Perry to propose 20% 'optional' flat-tax
October 25th, 2011
08:15 AM ET
2 years ago

Perry to propose 20% 'optional' flat-tax

(CNN) -– Texas Gov. Rick Perry will propose giving Americans a choice between their current income tax rate or a 20% flat-tax rate when he announces part of his plan for the economy Tuesday in South Carolina.

Perry laid out his intentions in an op-ed piece in the Wall Street Journal that was published Monday evening. The plan is titled “Cut, Balance, and Grow.”

“The plan starts with giving Americans a choice between a new, flat tax rate of 20% or their current income tax rate,” Perry writes in the article. “The new flat tax preserves mortgage interest, charitable and state and local tax exemptions for families earning less than $500,000 annually, and it increases the standard deduction to $12,500 for individuals and dependents.”

Perry first announced his intention to offer a flat-tax plan last week, but did not offer any specifics about the rate.

One of Perry’s key assertions is that a flat-tax will make it easier for Americans to file their tax returns.

“This simple 20% flat tax will allow Americans to file their taxes on a postcard, saving up to $483 billion in compliance costs,” Perry wrote in the Wall Street Journal.

He emphasized the plan would create a better environment for creating American jobs.

“By eliminating the dozens of carve-outs that make the current code so incomprehensible, we will renew incentives for entrepreneurial risk-taking and investment that creates jobs, inspires Americans to work hard and forms the foundation of a strong economy,” Perry wrote.

The Texas governor also will propose lowering the corporate tax rate to 20%, a significant decrease from the current rate of 35%. The Perry plan would also eliminate the estate tax, commonly referred to by Republicans as the “death tax.”

Perry also plans to eliminate taxes on long-term capital gains and qualified dividends, as well as taxes on Social Security benefits.

In his op-ed piece, Perry also stressed the importance of reducing the federal debt, setting the goal of balancing the budget by 2020.

“It will be an extremely difficult task exacerbated by the current economic crisis and our need for significant tax cuts to spur growth,” Perry wrote. “But that growth is what will get us to balance, if we are willing to make the hard decisions of cutting.”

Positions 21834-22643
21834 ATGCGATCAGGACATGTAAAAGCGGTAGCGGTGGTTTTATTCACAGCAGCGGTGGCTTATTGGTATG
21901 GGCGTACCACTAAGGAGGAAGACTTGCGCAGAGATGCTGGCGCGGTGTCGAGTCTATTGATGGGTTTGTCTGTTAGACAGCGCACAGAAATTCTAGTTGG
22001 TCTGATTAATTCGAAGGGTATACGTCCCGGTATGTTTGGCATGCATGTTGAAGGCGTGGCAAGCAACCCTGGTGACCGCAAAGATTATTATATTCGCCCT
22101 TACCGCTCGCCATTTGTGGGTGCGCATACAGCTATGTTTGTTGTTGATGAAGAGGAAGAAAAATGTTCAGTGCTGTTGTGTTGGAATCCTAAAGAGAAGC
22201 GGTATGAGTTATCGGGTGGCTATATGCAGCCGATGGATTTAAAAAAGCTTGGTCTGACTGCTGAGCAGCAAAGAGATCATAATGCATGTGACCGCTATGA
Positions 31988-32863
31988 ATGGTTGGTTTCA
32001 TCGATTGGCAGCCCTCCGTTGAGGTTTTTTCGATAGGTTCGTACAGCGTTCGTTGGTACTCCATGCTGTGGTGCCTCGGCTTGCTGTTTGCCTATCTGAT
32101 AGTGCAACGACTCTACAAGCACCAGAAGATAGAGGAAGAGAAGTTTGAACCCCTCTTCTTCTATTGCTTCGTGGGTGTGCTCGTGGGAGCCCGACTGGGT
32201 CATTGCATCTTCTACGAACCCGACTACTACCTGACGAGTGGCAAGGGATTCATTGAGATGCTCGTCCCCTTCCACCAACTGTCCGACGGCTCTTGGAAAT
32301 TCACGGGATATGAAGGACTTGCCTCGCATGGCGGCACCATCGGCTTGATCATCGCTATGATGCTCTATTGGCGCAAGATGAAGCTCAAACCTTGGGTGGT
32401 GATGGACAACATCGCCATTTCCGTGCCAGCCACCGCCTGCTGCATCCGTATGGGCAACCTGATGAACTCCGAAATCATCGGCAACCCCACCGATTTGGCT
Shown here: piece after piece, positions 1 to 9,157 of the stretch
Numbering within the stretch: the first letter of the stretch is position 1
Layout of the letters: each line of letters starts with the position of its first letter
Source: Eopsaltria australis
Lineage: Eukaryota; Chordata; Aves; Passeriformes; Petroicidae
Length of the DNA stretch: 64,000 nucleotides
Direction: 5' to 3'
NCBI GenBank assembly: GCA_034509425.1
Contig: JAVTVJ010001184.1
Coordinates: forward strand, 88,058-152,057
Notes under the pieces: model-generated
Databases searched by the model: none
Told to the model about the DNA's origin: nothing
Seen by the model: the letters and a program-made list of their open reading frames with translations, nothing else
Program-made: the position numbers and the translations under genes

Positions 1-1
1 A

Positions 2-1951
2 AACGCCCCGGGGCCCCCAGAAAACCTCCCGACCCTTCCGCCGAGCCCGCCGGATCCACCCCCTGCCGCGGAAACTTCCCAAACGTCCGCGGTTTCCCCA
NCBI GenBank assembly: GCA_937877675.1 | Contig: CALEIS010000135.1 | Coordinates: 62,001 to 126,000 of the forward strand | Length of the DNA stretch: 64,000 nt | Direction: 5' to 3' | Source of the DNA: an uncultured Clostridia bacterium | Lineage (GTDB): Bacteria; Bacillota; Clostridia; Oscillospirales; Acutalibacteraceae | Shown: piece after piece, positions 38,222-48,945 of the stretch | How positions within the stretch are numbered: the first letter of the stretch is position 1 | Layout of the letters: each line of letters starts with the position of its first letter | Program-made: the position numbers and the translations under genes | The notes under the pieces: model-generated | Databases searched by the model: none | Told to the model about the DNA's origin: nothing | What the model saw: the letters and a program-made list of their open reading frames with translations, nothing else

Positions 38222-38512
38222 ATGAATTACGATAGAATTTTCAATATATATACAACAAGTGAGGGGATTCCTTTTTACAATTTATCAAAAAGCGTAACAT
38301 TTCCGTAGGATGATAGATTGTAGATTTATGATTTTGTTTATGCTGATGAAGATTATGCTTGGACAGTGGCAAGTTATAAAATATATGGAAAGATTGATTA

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Filed under: 2012 • Rick Perry
soundoff (63 Responses)
  1. Bob

    The only people this would benefit are those paying above 20% in the first place and it would probably screw the people too lazy to fill out tax forms or too stupid to know that they are paying below 20% before.

    What is this guy thinking?

    The only way a flat tax works is if everyone pays the same tax (and it would be way below 20%)

    Furthermore a real flat tax would require someone making 10k a year to pay the same percentage as 10M a year. only problem with this is someone making 10k a year can't live on 10k a year without taxes let alone with.

    But then again that is not my problem, let them starve.

    October 25, 2011 12:48 am at 12:48 am |
  2. R.Schultz

    Doing tax reform should make the tax code more simple. Doing a 20% optional flat tax while keeping all of the deductions is not going to work. The idea with going with a flat tax is to get rid of all of the deductions and loopholes, if you keep those in, it's another hand out to special interest and for politicians on both sides of the aisle to abuse, so we end up with the same system we have now.

    Between a 20% flat tax, most would be better off on Cain's 9-9-9 plan, at least that will broaden the tax base by increasing revenue from spending by illegal immigrants and those who make money under the table or through black market transactions. Plus you won't see as much of a drop in the cost of goods going from a 26% business tax rate to 20%, compared with dropping to a 9% that will make the effect on the poorest negligible.

    It's a muddled tax plan, the Simpson-Bowles deficit commission one was better honestly though. Getting rid of the deductions and lowering rates, broadening the base, and simplifying the tax code is what this country needs economically. We need efficiency and simplicity.

    October 25, 2011 12:52 am at 12:52 am |
  3. Anonymous

    What part of America is below 20% now that would have to increase and what part is above 20% that would benefit? Sounds a bit backwards!!!

    October 25, 2011 12:56 am at 12:56 am |
  4. Al

    I like the 20% flat tax after taking the deductions mentioned. Those deductions are easy to determine. The existing tax system is way too complicated and takes me many hours of time. Then to add insult to injury you have to go back and do it all over again to check Alternative Minimum Tax. Then add state tax returns. The California form makes the federal one look elementary.